If you have ever wondered why making friends seems get progressively more difficult with age, you are not alone. Apparently it is very common for adults to face a steady decline in their number of close friends, beginning from their mid-20s. This is understandable, as adults change locations, jobs, and lifestyles, which aren’t always compatible with all of their friendships, especially since maintaining friendships takes a lot of effort. But why is it so difficult to cultivate new friendships, especially when it came so easily to us when we were younger? The answer is actually rather simple.
The most important part of friendship is proximity. When we were in school and college, we spent every day with the same group of people. Within these groups, we were able to find others with similar interests to our own – and by being around them on a daily basis, we were able to develop strong friendships. As adults, we spend the most time around our co-workers, and navigating friendships within this space can be trickier, especially with increased levels of individual competition and the transactional aspects of these relationships. As adults living highly individualistic lives, it becomes harder to find people with similar interests, which is why we are often encouraged to join groups and clubs to help us in this regard.
But even after finding said people, there are still more barriers preventing us from solidifying our friendships, i.e. time, energy and a lack of spontaneity. When we were younger, it was very easy to spend time with our friends, as seeing them at school or college was a given part of our day. As adults, this becomes a lot harder. Living our separate, usually busy lifestyles means we have to make time for our friends – seeing them every day is not something we can take for granted anymore.
In addition to time, friendships require a lot of energy. We have to actively invest in them, which can be difficult, especially in combination with the third barrier, i.e. lack of spontaneity. And all of this comes back to our lifestyles. Our jobs take up most of our time, in addition to which we have our own personal lives to manage. Spontaneity becomes increasingly rare, and we find ourselves having to plan most of our social interactions. Many of us find that as we grow older, we seem to have less time and energy for said interactions, especially for people we do not know well.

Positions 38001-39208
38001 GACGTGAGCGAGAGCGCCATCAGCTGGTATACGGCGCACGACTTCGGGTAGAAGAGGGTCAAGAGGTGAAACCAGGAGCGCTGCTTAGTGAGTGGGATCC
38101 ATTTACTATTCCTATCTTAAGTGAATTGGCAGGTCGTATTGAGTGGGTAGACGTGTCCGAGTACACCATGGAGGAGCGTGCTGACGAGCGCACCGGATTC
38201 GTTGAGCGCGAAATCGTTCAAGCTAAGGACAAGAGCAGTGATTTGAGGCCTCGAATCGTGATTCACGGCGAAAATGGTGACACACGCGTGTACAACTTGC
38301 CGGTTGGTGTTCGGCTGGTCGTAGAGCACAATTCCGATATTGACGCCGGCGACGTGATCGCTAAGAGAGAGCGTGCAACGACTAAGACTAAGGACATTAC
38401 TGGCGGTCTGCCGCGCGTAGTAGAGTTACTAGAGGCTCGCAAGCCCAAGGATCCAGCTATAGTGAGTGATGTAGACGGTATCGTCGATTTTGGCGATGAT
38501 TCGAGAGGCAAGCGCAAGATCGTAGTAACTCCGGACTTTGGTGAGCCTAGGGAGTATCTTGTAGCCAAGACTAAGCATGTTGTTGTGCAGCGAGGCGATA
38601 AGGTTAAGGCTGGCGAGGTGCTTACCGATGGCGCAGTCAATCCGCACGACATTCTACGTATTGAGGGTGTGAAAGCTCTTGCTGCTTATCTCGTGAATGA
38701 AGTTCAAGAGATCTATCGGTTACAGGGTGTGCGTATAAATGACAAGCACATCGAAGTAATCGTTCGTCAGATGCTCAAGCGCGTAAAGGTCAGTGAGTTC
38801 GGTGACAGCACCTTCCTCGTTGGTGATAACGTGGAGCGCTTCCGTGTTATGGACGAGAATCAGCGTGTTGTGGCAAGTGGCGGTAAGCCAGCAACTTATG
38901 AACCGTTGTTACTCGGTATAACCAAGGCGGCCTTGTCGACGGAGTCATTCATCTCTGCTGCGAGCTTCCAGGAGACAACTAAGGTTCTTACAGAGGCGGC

As we grow older, we also develop a more fatalistic view of friendships. Having experienced a fair amount of failed friendships, we have become more realistic in our expectations, which tends to dampen our enthusiasm about making new friends. As children, we had a more absolute view of friendship – our friends were our closest companions, who we trusted deeply. As adults, we have all been betrayed in some form by people we considered to be our close friends, which naturally lowered our expectations of future friendships. We are also acutely aware of the main elements (proximity, time, energy and spontaneity) that are required to develop and maintain new friendships, and how changes in any of these factors will immediately affect said relationships. So essentially, we stop trying.
Considering the key factors required to develop and sustain friendships, it comes as no surprise that we meet most of our lifelong friends in college. As we grow older, we select a few of our closest friends and actively spend time and effort in maintaining those relationships – which often results in a reduced interest in making new friends. It is still very possible to make new friends as you get older, but the process will be different. We need to be able to adapt; our lifestyles will prevent us from making friends in the same ways we did when we were younger, so we will need to find newer ways to develop friendships. The dynamics of our new friendships will naturally be different, and we need to be realistic about what to expect from them. Our friends from school and college will continue to be the closest to us, but we can still explore new friends, and develop unique relationships.
Lambert, Laura. “6 Reasons It’s Hard To Make Friends When You’re Older” Mom.com. May 22nd, 2019. Web. < https://mom.com/momlife/reasons-its-hard-to-make-friends-when-youre-older > as seen on July 1st, 2020.
Leatherman, James. “Why It’s Harder to Make Friends After 40 (and How to Combat the Odds)” Lifehack. Web. < https://www.lifehack.org/794127/make-friends#:~:text=1.,require%20a%20lot%20of%20time. > as seen on July 1st, 2020.
Lusinski, Natalia. “Why Do We Lose Friends As We Get Older? 7 Reasons Your Friendships Are Changing”. Bustle. September 16th, 2019. Web. <https://www.bustle.com/p/why-do-we-lose-friends-as-we-get-older-7-reasons-your-friendships-are-changing-7733195 > as seen on July 1st, 2020.
Muradov, Roamn. “Why Is It Hard To Make Friends Over 30?”. The New York Times. July 13th, 2012. Web. < https://www.nytimes.com/2012/07/15/fashion/the-challenge-of-making-friends-as-an-adult.html > as seen on July 1st, 2020.